The Role of Culture in Digital Transformation and Customer Satisfaction

However, if the right culture isn’t in place, the entire project will fail. The bottleneck in digital transformation isn’t always the technology. Without the right culture and behavior, the project is doomed to fail.

Customers will leave if you can’t address their issues. For your digital transformation initiatives to be successful, you need your employees’ full cooperation and collaboration, not just new technology.

However, Forrester claims that culture and talent are major factors in the failure of digital transformation. While your initiatives may appear to be successful, the impact of culture will eventually disrupt your efforts.

A non-digital, non-innovative culture cannot consider customer satisfaction and will fail.

So, how do you foster a digital and innovative culture that enhances customer experience?

1. Describe your digital transformation goal

Focusing on the end goal is essential for any digital transformation project. And you must solicit customer feedback. Asking for feedback from customers can help.

Monitoring the competition is also possible using product review data from eCommerce sites like Amazon. Strange occurrences like the Y2K crisis and the COVID-19 pandemic show how quickly cultures can change.

In a pandemic, people must adjust to a new normal. Rethinking traditional ideas/cultures about teams and departments, brands thought of digital transformation initiatives that add value to customer interactions, tore down siloes, and rapidly adopted collaboration tools to conduct business.

According to McKinsey & Company, the COVID-19 crisis has accelerated global digital transformation by seven years. The culture is rapidly changing to focus on customer satisfaction.

Most importantly, any brand must establish a roadmap and get all employees on board.

2. Changing employees’ mindset

When an employee is hired, the brand should first explain the dos and don’ts. This set of rules is the company’s culture, or the way things are done. Now you must consider the quality of your skills; do you need to retrain? Do you need to hire?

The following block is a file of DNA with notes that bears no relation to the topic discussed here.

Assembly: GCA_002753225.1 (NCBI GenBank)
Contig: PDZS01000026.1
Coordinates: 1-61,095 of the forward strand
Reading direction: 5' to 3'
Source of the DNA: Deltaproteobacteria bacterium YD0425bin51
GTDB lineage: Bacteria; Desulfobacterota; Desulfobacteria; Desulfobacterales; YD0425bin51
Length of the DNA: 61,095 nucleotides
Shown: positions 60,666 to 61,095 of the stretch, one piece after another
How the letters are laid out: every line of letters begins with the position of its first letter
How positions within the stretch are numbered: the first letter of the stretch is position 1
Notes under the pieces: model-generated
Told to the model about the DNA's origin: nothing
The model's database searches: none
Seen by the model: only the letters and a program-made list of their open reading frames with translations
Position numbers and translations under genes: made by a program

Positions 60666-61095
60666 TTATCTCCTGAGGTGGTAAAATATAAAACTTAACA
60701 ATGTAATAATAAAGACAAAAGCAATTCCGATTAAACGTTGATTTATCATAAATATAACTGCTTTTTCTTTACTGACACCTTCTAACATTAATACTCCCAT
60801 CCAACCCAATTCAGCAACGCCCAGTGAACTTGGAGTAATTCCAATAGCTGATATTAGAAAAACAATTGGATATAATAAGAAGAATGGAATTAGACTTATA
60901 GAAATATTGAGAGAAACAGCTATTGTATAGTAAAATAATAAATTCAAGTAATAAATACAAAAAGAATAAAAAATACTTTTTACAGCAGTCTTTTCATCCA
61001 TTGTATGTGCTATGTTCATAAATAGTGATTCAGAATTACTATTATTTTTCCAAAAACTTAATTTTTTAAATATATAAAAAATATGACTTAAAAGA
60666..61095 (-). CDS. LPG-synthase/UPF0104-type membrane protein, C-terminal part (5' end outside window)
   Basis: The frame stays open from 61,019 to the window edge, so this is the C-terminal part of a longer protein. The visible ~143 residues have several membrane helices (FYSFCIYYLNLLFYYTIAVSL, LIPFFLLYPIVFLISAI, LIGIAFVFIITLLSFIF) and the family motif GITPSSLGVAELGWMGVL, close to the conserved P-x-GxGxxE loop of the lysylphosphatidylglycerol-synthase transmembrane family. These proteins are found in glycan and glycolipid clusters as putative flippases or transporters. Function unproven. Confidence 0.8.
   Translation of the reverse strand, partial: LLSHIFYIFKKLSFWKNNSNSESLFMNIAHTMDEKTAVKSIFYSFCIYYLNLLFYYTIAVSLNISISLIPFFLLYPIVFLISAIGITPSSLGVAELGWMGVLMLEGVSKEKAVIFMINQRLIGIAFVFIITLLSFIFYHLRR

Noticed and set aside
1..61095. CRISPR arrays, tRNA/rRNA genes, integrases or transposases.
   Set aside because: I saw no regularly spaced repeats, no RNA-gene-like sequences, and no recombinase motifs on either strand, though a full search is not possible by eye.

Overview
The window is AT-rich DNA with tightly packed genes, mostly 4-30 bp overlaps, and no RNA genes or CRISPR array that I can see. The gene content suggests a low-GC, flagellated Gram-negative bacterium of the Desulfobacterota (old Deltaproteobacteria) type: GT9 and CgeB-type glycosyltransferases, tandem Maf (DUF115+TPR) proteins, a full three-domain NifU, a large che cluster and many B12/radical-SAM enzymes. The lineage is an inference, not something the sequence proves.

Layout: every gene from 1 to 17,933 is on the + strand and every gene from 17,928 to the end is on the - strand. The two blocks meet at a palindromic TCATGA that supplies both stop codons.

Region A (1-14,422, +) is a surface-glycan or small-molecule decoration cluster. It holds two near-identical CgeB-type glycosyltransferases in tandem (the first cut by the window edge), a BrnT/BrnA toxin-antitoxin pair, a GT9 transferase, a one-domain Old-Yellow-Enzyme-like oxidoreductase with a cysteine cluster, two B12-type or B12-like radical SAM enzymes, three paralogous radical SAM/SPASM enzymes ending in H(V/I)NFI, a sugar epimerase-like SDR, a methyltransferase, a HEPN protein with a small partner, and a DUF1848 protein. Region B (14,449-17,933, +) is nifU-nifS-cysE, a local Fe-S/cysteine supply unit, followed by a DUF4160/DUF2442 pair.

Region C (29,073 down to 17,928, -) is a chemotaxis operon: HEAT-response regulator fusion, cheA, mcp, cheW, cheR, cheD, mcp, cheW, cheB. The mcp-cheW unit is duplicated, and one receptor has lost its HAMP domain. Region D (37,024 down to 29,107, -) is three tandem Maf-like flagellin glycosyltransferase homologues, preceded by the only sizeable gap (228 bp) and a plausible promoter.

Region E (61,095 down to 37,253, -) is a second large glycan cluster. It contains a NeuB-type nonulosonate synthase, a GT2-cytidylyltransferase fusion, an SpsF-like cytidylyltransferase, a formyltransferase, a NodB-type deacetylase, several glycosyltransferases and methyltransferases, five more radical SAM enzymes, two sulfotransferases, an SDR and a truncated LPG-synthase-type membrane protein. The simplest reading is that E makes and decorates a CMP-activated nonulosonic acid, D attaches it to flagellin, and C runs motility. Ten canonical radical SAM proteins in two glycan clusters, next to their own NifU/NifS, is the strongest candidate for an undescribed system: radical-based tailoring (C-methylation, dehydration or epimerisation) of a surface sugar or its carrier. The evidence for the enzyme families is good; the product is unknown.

If you lack funds, consider outsourcing some tasks. Employees may resist change, but if they understand why certain cultures must change and new ones adopted for the good of the organization, they will embrace it.

Realizing the brand must change its culture to remain relevant, satisfy customers, and better equip employees, they must make a choice. Time to either stay put and learn new skills internally or online, or “throw in the towel.”

For digital transformation, you need data scientists and AI experts, but that’s not all. It takes more than a few professionals to ensure that the strategy is focused on a new digital culture.

It’s a shift in attitude and beliefs. If you don’t change your culture, you can forget about digital transformation.

3. Digital strategy

According to a Constellation Research survey of 100 Fortune 500 CIOs, digital transformation will be their top priority in 2021. While this is admirable, digital transformation is impossible without a solid strategy.

What’s your plan? Exactly how will that help your company? How does it affect your clients? Is it aiming to change the brand’s culture?

Operating and business models must change to take advantage of new technologies. It must be possible to align your new business model with the existing one.

Overall, you want to improve your company’s efficiency and create new value for your customers.

4. Using KPIs to measure and improve digital culture adoption

After launching your digital transformation project, you must assess how employees are adapting to the new digital cultures. This is where KPIs as a management tool come in handy.

This will help you focus on specific tasks and outcomes. Employees who know their achievements are being tracked will strive to stay on track. You should track external and internal success metrics, operational improvement, and customer experience.

Your digital transformation success is heavily reliant on how you use KPIs to manage and direct daily or weekly activities. If your digital transformation ROI isn’t encouraging, it’s probably due to a lack of digital culture, which you didn’t address early enough.


The success of your digital culture adoption depends on the team you build, but management behavior must change. When building your team, you must include staff with diverse expertise from across the organization.

Because employees must take some risks, leadership becomes critical in developing a risk-tolerant culture. Employees will be more willing to take risks under good leadership.

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